The e-ROSA project seeks to build a shared vision of a future sustainable e-infrastructure for research and education in agriculture in order to promote Open Science in this field and as such contribute to addressing related societal challenges. In order to achieve this goal, e-ROSA’s first objective is to bring together the relevant scientific communities and stakeholders and engage them in the process of coelaboration of an ambitious, practical roadmap that provides the basis for the design and implementation of such an e-infrastructure in the years to come.
This website highlights the results of a bibliometric analysis conducted at a global scale in order to identify key scientists and associated research performing organisations (e.g. public research institutes, universities, Research & Development departments of private companies) that work in the field of agricultural data sources and services. If you have any comment or feedback on the bibliometric study, please use the online form.
You can access and play with the graphs:
- Evolution of the number of publications between 2005 and 2015
- Map of most publishing countries between 2005 and 2015
- Network of country collaborations
- Network of institutional collaborations (+10 publications)
- Network of keywords relating to data - Link
Automatic identification of two growth stages for rapeseed plant: Three leaf and Four Leaf Stage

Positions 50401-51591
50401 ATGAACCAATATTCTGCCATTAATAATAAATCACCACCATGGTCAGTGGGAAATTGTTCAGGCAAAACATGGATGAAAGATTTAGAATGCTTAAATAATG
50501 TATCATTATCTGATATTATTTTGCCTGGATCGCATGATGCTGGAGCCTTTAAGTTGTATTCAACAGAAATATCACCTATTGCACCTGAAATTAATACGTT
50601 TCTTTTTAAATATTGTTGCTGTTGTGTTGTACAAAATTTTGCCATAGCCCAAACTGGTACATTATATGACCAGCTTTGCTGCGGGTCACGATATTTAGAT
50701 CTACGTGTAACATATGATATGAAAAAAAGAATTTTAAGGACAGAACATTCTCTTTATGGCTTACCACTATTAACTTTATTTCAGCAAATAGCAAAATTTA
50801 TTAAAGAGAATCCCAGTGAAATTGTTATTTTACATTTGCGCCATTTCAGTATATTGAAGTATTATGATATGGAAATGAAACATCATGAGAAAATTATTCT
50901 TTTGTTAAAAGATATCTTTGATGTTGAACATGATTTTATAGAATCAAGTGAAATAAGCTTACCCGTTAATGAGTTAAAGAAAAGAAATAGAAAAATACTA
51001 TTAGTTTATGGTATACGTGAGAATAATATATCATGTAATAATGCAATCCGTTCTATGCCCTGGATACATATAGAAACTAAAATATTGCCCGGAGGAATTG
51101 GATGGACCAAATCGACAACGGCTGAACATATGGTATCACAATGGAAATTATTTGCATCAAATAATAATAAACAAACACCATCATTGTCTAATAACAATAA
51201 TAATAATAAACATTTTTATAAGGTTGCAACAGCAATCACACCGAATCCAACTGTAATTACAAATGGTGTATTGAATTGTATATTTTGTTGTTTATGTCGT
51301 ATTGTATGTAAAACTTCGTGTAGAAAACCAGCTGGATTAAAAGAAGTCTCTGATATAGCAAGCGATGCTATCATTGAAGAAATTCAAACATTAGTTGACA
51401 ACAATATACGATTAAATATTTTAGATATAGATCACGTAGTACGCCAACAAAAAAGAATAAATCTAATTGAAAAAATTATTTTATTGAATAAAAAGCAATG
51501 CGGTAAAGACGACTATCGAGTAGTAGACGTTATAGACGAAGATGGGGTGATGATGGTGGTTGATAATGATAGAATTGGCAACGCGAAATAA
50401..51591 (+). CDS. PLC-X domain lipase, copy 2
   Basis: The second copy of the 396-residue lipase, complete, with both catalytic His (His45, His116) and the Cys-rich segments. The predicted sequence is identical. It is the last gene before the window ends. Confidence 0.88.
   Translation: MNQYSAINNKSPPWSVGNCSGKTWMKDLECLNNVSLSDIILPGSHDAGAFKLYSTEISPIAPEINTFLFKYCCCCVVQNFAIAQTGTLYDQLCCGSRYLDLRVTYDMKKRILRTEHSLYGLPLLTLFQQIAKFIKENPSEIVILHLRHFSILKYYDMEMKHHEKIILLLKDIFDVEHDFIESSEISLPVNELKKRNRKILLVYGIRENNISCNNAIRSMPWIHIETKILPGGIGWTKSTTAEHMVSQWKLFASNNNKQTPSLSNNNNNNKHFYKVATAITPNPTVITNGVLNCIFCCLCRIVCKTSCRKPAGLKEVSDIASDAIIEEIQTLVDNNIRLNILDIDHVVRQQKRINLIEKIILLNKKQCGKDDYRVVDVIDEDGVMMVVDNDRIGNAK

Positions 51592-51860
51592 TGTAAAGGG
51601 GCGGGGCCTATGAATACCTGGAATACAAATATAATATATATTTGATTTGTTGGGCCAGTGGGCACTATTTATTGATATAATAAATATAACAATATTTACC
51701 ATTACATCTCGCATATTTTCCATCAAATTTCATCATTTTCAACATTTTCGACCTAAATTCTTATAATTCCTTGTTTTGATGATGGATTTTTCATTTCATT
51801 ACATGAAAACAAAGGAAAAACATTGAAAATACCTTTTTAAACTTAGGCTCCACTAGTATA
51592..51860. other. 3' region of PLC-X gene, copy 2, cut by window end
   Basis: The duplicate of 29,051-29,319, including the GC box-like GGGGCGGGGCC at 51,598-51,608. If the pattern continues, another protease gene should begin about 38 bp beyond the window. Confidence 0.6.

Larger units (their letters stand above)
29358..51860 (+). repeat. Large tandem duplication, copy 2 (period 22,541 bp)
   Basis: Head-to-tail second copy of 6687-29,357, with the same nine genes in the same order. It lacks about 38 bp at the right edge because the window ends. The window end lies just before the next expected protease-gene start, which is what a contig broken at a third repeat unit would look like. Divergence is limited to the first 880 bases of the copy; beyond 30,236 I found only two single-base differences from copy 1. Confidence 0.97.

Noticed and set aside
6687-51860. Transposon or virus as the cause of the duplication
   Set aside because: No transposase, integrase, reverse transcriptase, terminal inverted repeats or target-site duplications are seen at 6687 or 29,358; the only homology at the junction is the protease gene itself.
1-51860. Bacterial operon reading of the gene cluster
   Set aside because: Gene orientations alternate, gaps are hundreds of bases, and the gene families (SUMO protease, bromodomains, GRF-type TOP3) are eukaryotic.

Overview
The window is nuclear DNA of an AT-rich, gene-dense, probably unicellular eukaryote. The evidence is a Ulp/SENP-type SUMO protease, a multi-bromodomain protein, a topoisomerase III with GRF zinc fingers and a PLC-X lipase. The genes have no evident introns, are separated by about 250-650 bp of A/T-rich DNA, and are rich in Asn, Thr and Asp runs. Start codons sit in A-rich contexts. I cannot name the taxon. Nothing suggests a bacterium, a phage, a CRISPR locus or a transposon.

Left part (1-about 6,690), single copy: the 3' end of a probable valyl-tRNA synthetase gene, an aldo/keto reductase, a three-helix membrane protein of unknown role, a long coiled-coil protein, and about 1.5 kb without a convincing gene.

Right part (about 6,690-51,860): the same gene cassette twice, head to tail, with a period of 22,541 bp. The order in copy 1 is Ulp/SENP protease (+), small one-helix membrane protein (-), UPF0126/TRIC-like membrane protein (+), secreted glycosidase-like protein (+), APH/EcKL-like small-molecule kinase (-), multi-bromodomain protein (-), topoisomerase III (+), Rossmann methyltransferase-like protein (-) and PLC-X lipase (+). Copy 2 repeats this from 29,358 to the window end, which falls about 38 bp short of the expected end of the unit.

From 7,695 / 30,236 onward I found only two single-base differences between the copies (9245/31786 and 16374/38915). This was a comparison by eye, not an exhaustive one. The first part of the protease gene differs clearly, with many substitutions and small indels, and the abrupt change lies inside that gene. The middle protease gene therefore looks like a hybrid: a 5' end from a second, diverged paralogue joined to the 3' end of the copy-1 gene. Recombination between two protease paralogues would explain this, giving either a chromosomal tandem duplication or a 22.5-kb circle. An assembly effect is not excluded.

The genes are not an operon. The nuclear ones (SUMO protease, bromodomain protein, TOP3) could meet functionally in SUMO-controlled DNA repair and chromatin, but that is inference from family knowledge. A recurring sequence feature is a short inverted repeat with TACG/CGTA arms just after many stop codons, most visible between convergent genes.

As an indispensable technology of agricultural development in the world, digital agriculture is the coalition of agriculture and modern information technology together with artificial intelligence technology. As one of the most important aspects of digital agriculture, crop growth monitoring requires for non-destructive real-time and accurate access to plant growth information in order to guide fine management of crop. Among them, monitoring of crop in different periods is an important component of plant growth monitoring. In this study, a computer pattern recognition method - ASM (Active shape model) is employed to automatically identify whether the rapeseed plant has reached three-leaf stage and four-leaf stage or not. Frist, the rapeseed plant blades are manually marked on the training samples. Then, all the blade models are aligned to obtain an averaged shape model, which is utilized as the geometric shape model. Finally, the averaged model is employed to search in the rapeseed plant image. Once the matched geometric model is found in the rapeseed plant image, the conclusion that the rapeseed plant has reached three-leaf stage and four-leaf stage will be drawn. Experiments are conducted on real images and the proposed method produce similar observation results comparing with the manual observation method. Therefore, the automated identification method can meet the demand for practical observation needed for agronomic modeling and in triggering action alerts to farmers.
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